Lewis Shaw, Founder & Mortgage Expert at Shaw Financial Services: “This has been written in the stars for weeks, and those of us that predicted it have been ignored, with talk of rate price wars dominating the narrative. This is all driven by increases in gilt yields which push SONIA (Sterling Overnight Index Average) swaps higher, leading to rising fixed-rate pricing. However, most of the issue is from the US, whose inflation looks like it will stay higher for longer. That means the US Federal Reserve may raise their rates more than expected. The implication is that the Bank of England may have to further hike the base rate to prevent sterling from devaluing and worsening our inflation. So markets are starting to price in these eventualities. Sadly, this is lousy news for the 1.4 million people due to renew their mortgages this year. This isn’t the first lender, and it certainly won’t be the last.”


Graham Cox, Director at Self Employed Mortgage “A couple of lenders have started raising mortgage rates this week. The catalyst has been higher borrowing costs for lenders in the swaps market over the last month. Andrew Bailey’s ‘nothing is decided’ comment yesterday, indicating it’s possible the base rate will rise again on March 23rd probably didn’t help either. It’s likely we’ll see more major lenders increase their rates slightly over the coming days. But they could easily go back down again if any good news on the economy comes along.”

Luke Thompson, Director at PAB Wealth Management: “Swap rates have been on the increase over the past 7-10 days and this is what has been driving recent increases in the cost of mortgage borrowing. As long as we don’t see increases at the rates we were seeing in the autumn, I feel that the market will remain reasonably resilient as customers have become more used to having to pay a higher rate of interest. Nationwide are a big player in the market so if they are increasing rates, there is a good chance other lenders may follow them. Alternatives for those who feel that interest rates could decrease at the end of the year remain looking at proceeding with a tracker rate mortgage. Alternatively, if clients have savings they may want to think about an offset mortgage to save interest costs.”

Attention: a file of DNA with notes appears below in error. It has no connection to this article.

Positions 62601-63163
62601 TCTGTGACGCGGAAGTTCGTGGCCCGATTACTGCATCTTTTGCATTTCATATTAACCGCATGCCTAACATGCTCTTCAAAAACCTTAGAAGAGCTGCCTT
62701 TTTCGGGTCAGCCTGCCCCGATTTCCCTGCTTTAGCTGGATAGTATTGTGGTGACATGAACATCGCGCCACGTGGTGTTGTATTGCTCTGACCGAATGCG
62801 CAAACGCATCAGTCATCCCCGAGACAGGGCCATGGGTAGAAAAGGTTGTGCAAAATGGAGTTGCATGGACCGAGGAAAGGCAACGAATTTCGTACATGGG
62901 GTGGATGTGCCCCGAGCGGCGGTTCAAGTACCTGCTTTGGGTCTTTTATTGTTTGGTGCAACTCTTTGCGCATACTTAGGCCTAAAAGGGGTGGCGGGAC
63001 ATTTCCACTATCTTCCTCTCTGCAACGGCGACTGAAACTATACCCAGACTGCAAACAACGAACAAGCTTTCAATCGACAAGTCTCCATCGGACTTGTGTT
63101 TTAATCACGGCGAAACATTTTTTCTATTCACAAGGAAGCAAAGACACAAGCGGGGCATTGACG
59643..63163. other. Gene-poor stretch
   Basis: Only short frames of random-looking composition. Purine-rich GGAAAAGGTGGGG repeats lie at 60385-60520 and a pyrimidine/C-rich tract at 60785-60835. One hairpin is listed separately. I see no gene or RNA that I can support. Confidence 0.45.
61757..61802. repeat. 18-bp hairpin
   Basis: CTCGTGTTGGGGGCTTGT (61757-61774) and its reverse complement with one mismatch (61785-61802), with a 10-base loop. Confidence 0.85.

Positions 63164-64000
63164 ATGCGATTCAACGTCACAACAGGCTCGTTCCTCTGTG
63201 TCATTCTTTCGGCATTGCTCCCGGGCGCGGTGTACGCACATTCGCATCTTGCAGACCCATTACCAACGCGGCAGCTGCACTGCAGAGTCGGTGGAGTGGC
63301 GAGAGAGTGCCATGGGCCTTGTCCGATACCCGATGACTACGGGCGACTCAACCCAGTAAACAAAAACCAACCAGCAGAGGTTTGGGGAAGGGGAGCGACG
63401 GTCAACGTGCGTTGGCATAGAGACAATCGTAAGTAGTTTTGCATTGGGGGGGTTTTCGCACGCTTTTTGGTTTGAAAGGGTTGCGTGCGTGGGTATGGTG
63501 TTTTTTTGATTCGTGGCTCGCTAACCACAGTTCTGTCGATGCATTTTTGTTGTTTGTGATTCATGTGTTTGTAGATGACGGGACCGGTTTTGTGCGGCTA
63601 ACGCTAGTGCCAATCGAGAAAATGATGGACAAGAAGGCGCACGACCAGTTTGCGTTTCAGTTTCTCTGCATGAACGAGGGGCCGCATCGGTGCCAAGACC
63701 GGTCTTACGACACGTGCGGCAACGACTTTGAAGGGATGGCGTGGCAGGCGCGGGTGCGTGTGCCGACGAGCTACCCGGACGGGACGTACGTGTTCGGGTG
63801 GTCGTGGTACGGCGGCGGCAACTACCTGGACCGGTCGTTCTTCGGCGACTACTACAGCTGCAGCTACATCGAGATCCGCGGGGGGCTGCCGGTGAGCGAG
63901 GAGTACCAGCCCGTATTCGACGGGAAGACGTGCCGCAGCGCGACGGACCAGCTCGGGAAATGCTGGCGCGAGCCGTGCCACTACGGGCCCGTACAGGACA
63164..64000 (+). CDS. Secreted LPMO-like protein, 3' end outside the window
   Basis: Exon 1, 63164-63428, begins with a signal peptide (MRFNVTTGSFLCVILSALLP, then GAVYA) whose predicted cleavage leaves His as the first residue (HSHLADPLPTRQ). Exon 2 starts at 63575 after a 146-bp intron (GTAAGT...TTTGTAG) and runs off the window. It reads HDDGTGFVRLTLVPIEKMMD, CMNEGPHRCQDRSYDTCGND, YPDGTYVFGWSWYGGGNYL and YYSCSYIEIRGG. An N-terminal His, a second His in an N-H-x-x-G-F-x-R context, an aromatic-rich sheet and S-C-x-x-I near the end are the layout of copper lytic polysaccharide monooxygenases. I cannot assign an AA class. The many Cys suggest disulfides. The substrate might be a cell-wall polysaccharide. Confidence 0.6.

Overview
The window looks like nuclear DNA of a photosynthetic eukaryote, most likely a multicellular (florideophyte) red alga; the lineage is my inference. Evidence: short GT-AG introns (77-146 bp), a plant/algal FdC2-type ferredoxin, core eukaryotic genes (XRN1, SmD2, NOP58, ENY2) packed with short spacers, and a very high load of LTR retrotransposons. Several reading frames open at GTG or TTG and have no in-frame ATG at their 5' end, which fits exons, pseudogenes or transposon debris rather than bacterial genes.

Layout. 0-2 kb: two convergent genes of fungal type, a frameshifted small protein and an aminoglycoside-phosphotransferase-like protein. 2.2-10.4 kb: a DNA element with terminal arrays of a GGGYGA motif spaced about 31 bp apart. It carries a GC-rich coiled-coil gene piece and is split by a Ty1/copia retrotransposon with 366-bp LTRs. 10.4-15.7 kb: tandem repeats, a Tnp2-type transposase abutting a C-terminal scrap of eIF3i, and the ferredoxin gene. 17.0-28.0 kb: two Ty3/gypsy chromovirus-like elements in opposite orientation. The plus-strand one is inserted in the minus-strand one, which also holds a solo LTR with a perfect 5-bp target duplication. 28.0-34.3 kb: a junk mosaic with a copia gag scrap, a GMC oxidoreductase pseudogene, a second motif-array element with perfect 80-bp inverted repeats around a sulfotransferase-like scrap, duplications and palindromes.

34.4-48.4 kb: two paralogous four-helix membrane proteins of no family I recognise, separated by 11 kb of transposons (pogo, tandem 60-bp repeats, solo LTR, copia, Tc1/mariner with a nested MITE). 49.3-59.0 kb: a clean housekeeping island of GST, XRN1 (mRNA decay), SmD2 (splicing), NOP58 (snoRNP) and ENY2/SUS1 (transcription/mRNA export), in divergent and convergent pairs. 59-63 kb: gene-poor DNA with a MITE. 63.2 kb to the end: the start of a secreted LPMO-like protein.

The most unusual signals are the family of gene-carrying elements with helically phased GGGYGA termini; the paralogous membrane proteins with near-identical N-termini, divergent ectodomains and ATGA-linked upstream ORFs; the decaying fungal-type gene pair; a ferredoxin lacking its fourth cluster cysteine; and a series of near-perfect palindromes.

Anil Mistry, Director and Mortgage Broker at RNR Mortgage Solutions: “The recent increase in swap rates is the driving force behind the current rate hikes. However, this development is not expected to significantly affect new business, given that the prevailing rates remain more favourable than those that followed the Kamikwasi budget. It is worth noting that anyone seeking a mortgage will need to accept the applicable rate, so that is another reason for minimal impact to new business. As the budget approaches on 15th March, the trajectory of swap rates and the possible impact of any additional increases to base rates remains to be seen. It is conceivable that this could herald a period of stability, with only marginal increases anticipated before further reductions come into effect.”